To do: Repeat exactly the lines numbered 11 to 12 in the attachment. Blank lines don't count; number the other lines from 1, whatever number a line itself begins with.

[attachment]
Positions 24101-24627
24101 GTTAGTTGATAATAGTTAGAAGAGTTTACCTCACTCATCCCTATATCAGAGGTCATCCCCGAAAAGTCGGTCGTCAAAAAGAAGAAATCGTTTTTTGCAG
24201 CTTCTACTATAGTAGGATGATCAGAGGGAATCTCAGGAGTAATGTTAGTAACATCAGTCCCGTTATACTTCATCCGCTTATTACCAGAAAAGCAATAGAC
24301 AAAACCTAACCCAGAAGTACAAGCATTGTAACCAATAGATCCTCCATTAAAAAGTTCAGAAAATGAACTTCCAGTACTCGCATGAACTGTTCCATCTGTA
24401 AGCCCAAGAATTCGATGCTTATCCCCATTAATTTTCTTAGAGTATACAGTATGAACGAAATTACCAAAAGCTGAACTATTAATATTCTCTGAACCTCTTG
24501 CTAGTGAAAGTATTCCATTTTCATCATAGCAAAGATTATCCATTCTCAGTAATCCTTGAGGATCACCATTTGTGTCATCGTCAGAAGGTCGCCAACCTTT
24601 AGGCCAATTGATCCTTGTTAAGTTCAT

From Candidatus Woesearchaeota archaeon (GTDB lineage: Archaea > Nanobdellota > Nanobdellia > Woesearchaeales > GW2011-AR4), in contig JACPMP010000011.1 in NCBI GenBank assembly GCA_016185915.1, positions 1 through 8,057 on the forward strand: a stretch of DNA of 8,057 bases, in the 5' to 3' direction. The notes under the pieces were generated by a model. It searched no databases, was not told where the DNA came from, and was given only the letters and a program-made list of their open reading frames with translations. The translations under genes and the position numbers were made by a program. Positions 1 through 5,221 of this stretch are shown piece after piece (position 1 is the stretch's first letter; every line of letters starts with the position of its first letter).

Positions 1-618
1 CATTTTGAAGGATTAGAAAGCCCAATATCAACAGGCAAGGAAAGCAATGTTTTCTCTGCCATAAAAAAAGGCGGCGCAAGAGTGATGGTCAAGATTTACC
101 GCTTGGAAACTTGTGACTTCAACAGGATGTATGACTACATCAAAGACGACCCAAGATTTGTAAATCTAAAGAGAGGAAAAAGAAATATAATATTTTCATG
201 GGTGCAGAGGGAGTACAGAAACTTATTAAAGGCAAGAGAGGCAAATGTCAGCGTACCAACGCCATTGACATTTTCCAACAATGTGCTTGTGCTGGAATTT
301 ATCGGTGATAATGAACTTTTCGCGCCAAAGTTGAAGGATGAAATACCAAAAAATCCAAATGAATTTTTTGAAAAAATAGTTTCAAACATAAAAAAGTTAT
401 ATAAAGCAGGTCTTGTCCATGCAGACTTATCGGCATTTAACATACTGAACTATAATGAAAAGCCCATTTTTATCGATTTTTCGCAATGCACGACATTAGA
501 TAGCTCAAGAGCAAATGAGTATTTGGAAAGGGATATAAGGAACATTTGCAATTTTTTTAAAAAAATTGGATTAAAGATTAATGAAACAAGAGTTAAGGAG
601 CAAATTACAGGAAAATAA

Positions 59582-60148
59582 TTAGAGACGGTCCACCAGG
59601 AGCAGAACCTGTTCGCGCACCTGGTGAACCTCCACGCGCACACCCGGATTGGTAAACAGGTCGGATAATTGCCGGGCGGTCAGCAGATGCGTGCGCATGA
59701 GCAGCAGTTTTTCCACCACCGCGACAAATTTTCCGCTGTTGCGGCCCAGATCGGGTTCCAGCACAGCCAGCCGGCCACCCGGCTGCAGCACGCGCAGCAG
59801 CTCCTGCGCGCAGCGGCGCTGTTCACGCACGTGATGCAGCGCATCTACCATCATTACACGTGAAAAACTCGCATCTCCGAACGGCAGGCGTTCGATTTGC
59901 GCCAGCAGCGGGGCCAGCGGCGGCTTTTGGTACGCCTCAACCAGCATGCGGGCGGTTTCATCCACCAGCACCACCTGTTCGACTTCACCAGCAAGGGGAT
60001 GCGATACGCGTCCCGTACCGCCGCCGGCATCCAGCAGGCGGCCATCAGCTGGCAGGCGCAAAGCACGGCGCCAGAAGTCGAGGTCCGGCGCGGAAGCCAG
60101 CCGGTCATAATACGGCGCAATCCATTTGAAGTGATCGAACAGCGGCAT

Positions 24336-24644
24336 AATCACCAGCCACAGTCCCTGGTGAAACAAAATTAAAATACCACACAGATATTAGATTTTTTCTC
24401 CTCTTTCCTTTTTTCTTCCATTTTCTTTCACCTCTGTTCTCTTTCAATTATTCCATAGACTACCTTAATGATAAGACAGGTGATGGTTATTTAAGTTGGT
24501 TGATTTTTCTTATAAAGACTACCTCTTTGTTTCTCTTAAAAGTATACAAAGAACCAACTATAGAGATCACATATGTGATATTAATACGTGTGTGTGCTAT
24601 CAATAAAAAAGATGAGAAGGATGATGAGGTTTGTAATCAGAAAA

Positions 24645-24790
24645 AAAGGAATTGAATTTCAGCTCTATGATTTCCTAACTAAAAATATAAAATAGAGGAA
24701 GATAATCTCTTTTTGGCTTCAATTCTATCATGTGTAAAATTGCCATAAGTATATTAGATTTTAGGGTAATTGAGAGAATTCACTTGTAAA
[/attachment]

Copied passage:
101 GCTTGGAAACTTGTGACTTCAACAGGATGTATGACTACATCAAAGACGACCCAAGATTTGTAAATCTAAAGAGAGGAAAAAGAAATATAATATTTTCATG
201 GGTGCAGAGGGAGTACAGAAACTTATTAAAGGCAAGAGAGGCAAATGTCAGCGTACCAACGCCATTGACATTTTCCAACAATGTGCTTGTGCTGGAATTT